Category Archives: Return To Work

Back to Work After Baby: Interview and Book Giveaway

Back to work

In this post, I interview author Lori Mihalich-Levin about her new book, Back to Work After Baby: How to Plan and Navigate a Mindful Return from Maternity Leave. Lori is the founder of Mindful Return, a supportive community for mothers returning to work after maternity leave, which also offers a 4-week e-course on this topic. Her book is a must-have for any mothers who are contemplating a leave, in the midst of one, or who have recently returned from one. This is the type of resource I wish I had when my children were born! The book covers four main areas to help mothers navigate this important transitional time: a mindful mindset, logistics, leadership, and community. I am thrilled to introduce you to Lori in the post below, who has kindly answered a few of my questions based on her book. Back to Work After Baby can now be ordered and will officially be released on April 11. Thank you for sharing your wisdom with Women, Work, and Life, Lori! Read More →

How Projects Can Help with Changing Careers and Returning to Work

Projects

Photo: Pixabay

Recently I coached two individuals who were embarking on new but different career ventures: one was preparing to make a career change (Sarah*) and the other was getting ready to return to work after staying home with her children for seven years (Ellie*). Both were in the process of thinking through how to best present themselves to employers, whether on a resume or in their cover letters, LinkedIn profile, networking situations, and interviews. They had to determine the best job search strategy for their situation. What’s their story? What unique skills and experiences do they offer?

Both were ready and eager to launch their searches. However, neither client had recent employment in their targeted fields, which can make the job search process a bit easier. It is the old catch-22; how do you get a foot in the door when everyone wants someone with experience? Were they doomed? Read More →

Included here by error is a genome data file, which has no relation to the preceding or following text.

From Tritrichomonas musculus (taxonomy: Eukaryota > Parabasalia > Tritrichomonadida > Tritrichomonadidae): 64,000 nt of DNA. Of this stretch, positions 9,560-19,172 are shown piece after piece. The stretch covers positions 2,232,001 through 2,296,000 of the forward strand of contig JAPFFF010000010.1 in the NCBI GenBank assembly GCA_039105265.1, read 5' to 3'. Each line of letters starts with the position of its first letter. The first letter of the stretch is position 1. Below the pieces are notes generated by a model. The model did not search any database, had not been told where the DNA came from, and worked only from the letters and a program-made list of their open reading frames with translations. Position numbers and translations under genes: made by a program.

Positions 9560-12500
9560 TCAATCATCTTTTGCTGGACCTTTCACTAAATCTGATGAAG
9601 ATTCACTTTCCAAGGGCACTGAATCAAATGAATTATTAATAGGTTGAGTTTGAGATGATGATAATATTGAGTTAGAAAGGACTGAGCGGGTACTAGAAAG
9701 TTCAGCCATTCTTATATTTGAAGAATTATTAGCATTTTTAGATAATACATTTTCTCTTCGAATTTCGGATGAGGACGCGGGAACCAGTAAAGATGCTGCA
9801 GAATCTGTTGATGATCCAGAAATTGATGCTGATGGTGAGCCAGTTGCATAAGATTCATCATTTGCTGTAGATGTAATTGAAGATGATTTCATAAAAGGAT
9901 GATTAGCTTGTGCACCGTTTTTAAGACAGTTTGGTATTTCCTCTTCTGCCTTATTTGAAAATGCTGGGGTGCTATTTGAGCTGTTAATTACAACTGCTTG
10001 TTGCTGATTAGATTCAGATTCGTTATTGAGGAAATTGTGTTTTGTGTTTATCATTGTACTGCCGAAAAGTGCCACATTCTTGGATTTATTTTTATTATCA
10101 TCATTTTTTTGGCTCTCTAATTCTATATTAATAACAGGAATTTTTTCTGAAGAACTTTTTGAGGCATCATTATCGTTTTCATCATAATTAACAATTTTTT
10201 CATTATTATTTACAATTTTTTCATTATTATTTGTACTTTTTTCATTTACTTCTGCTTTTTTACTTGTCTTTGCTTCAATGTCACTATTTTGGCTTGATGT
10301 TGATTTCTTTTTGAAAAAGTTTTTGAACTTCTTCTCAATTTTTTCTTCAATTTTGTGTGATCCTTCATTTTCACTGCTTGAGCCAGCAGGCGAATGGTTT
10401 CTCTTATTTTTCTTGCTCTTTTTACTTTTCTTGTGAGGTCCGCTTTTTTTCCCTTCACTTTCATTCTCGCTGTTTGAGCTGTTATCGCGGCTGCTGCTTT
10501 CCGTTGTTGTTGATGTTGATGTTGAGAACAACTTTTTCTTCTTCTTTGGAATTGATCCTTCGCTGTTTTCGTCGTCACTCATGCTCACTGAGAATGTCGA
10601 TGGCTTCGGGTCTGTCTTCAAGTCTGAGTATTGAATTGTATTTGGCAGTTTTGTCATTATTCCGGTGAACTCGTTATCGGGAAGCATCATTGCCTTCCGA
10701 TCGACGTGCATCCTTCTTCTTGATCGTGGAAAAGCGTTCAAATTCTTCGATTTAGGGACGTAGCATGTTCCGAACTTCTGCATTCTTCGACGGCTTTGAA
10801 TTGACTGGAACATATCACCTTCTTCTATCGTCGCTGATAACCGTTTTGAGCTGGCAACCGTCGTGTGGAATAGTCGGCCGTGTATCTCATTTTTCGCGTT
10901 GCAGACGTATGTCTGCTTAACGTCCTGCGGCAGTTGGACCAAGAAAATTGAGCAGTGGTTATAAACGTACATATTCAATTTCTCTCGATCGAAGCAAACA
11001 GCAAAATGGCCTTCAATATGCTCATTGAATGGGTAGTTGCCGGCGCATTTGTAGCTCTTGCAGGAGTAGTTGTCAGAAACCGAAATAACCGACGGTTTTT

Heading Back to Work after Baby?  4 Reasons to Join Mindful Return and Get Help with the Transition

Mindful Return

Photo: Lori K. Mihalich-Levin

I’m really excited to share this guest post by Lori K. Mihalich-Levin, who writes about four areas that help prepare mothers for a mindful return to work after maternity leave. Each of these aspects is also covered in Lori’s Mindful Return E-Course. Be sure to check out this comprehensive and convenient four week class – the next one starts soon on April 4! 

Read More →

One Thing You Must Do Before Returning to Work

successful return to workThis post originally appeared on the Mom-mentum blog (see this link). Mom-mentum is a wonderful organization that supports women through Centers, programs, and advocacy. You can learn more about them here.

Perhaps you’ve been out of the paid workforce for some time to raise your children, whether it has been 5 years, 15 years, or more. You’ve been thinking about relaunching your career, but you’ve also heard rumblings about today’s vastly different job market. How can you possibly make it out there, you wonder?

Well cast aside your panic, as I am about to reveal a major secret that will help you smoothly and successfully return to work. Are you ready for it? Here it is: Read More →

Flexible Work for the Twists and Turns of Family Life

Ezzys Photography-18This post originally appeared on the Mom-mentum blog (see this link). Mom-mentum is a wonderful organization that supports women through Centers, programs, and advocacy. You can learn more about them here.

Before having my oldest, I thought I had it all figured out; I was going to stay at home and work one night a week as a career counselor at a university in the city and start a private practice. I anticipated this would be the perfect arrangement for our unborn baby, my husband, and myself. However, I soon learned, it is nearly impossible to predict how we will feel once our bundle of joy arrives, what our infant will be like, and how multiple other factors will converge. Read More →

Getting Ready: Five Steps to Prepare for Returning to Work

Return to work

Photo: Shutterstock

This post originally appeared on the Mom-mentum blog (see this link). Mom-mentum is a wonderful organization that supports women through Centers, programs, and advocacy. You can learn more about them here.